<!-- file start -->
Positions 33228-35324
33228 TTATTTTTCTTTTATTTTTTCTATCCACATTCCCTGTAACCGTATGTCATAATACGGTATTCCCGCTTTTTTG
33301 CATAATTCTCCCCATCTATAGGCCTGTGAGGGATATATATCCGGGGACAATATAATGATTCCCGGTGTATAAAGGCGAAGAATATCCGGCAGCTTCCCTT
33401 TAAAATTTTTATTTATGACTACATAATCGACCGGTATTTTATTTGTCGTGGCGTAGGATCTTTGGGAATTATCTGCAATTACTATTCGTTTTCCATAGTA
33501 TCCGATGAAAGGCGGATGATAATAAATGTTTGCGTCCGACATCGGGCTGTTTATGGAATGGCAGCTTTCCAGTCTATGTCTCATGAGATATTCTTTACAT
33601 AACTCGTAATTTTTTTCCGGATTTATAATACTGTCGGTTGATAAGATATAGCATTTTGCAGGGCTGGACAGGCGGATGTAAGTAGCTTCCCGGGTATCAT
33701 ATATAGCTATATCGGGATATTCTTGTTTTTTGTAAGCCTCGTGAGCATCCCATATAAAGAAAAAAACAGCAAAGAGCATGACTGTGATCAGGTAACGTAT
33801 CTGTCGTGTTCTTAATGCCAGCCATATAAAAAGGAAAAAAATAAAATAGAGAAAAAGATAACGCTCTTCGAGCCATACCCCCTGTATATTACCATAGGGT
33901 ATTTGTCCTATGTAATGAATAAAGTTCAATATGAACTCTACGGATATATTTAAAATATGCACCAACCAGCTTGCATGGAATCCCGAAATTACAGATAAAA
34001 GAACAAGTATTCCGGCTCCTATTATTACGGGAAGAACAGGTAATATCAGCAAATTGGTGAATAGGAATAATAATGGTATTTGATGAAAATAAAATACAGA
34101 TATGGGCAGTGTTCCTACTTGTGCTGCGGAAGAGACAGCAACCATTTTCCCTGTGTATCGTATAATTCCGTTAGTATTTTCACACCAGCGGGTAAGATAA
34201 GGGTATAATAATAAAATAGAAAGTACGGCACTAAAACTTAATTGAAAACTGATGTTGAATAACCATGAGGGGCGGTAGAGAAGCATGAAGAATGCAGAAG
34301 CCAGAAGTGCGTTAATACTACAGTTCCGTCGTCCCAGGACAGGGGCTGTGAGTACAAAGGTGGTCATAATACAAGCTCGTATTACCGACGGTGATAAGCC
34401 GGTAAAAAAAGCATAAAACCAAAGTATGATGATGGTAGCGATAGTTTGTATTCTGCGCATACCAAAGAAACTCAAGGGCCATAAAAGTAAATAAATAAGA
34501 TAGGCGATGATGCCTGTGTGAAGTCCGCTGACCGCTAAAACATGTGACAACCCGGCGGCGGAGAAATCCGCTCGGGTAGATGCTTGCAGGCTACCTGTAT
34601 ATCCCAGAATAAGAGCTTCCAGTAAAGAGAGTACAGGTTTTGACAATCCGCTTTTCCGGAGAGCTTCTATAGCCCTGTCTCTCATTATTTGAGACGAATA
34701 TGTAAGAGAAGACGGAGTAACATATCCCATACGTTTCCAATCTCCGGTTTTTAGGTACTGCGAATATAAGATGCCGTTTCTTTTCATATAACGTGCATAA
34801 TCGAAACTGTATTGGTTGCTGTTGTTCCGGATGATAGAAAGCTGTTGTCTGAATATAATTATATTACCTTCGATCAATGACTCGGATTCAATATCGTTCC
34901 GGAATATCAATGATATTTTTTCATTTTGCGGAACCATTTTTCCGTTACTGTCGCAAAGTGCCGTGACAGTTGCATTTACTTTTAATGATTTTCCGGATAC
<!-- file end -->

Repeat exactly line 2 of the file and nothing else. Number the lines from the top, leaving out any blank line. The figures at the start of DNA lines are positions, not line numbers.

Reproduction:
33228 TTATTTTTCTTTTATTTTTTCTATCCACATTCCCTGTAACCGTATGTCATAATACGGTATTCCCGCTTTTTTG